Estimating the Effects of Migration From Mexico to the United States on Self-rated Health and Mortality: The Hispanic Paradox Revisited

Adina Zeki Al Hazzouri
Lanyu Zhang, University of Miami
Audrey Murchland, University of California, San Francisco
Leslie Grasset
Jacqueline Torres, RWFJ Health & Society Scholars, University of California, San Francisco / University of California
Richard Jones, Brown University
Maria Glymour, University of California, San Francisco

Much of the available evidence on the health effects of migration to the US is derived indirectly by comparing migrants residing in the US with US-born individuals, but few studies compare migrants to non-migrants who remained in the country of origin. Merging harmonized and nationally representative datasets from Mexico and the US – the Mexican Health and Aging Study (MHAS,N=18,302) and the Health and Retirement Study (HRS,N=924), we estimated cumulative probability of migration and calculated stabilized inverse probability treatment weights (IPTW). We estimated effects of migration on self-rated health at study enrollment (mean age=60.8), using logistic regression, and on incident mortality, using Cox proportional hazards regressions, with and without IPTW. In demographic-adjusted models, migration predicted less fair/poor self-rated health (OR=0.87, 95% CI: 0.80, 0.96) but the association with mortality was inconclusive (HR=0.92, 95%CI: 0.83, 1.02). After accounting for migration selection forces, migration appeared to benefit self-rated health but not mortality.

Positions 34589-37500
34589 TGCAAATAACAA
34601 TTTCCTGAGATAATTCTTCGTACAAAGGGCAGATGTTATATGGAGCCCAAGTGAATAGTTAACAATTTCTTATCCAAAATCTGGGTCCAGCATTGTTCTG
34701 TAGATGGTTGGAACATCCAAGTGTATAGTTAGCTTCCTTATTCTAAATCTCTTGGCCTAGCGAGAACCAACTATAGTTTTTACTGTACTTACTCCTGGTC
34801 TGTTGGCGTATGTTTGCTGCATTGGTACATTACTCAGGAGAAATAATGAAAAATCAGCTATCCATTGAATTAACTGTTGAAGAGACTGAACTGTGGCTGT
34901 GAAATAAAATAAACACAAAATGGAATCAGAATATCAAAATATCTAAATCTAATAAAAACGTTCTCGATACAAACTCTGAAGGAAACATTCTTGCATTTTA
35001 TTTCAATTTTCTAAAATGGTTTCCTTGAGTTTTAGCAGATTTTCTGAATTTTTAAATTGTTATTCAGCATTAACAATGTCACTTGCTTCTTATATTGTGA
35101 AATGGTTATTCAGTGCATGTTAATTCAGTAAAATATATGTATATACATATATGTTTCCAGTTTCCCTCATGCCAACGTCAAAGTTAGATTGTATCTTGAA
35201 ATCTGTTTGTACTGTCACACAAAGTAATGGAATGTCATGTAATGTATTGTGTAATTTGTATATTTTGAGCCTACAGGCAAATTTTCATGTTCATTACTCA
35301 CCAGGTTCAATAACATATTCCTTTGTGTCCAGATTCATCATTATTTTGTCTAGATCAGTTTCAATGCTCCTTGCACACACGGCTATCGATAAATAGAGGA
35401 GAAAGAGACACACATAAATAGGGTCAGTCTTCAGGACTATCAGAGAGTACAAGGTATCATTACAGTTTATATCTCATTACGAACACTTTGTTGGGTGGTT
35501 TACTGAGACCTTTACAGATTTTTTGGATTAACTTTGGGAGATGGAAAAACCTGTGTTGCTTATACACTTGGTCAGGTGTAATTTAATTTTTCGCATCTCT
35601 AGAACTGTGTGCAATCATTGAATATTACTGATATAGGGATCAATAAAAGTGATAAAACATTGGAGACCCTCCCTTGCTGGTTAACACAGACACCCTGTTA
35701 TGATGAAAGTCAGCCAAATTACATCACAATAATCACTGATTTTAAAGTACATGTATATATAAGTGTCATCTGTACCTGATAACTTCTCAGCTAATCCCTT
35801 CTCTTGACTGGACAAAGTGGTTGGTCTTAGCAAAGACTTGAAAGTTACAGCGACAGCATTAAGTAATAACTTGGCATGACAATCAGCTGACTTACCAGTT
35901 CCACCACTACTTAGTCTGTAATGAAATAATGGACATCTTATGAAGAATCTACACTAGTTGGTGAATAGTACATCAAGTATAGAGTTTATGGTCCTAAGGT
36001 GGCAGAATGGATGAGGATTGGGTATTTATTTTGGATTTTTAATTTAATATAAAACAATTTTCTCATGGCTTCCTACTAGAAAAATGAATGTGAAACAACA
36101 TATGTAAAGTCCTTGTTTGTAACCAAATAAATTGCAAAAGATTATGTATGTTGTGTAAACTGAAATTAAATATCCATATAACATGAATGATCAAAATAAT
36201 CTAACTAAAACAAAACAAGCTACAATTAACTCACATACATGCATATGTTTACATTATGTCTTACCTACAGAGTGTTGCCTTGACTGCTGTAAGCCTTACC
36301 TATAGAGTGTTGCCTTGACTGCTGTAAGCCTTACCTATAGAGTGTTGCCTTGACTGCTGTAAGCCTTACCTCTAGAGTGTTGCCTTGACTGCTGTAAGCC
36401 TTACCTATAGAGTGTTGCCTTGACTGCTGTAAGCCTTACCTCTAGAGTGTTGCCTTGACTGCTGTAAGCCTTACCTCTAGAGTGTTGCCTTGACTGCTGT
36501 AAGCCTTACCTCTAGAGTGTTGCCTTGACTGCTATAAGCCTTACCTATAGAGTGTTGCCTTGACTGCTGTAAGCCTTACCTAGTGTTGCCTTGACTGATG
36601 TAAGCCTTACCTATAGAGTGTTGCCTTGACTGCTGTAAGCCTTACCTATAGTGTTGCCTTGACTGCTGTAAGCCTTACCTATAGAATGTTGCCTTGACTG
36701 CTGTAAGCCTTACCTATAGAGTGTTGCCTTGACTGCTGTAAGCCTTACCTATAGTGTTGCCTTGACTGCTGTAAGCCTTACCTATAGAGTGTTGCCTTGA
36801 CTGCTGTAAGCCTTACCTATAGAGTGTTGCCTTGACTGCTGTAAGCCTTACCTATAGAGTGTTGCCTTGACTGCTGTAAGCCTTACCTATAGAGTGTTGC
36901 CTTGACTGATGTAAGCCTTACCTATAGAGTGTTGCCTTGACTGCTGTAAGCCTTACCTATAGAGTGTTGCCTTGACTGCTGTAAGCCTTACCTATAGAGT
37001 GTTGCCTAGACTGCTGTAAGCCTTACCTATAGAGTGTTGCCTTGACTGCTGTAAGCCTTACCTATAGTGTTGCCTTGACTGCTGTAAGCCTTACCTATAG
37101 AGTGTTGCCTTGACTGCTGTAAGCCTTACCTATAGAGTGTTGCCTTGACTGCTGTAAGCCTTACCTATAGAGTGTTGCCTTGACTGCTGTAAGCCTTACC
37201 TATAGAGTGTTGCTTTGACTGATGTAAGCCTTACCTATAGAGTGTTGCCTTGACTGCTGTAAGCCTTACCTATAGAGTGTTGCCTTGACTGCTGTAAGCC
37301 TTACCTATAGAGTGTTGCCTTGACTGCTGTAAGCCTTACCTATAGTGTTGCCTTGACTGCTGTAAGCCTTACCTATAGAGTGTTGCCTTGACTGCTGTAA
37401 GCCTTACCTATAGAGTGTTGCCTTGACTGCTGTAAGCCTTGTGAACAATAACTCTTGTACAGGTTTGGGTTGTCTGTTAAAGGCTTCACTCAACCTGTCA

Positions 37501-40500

See extended abstract

 Presented in Session 7. Migration & Urbanization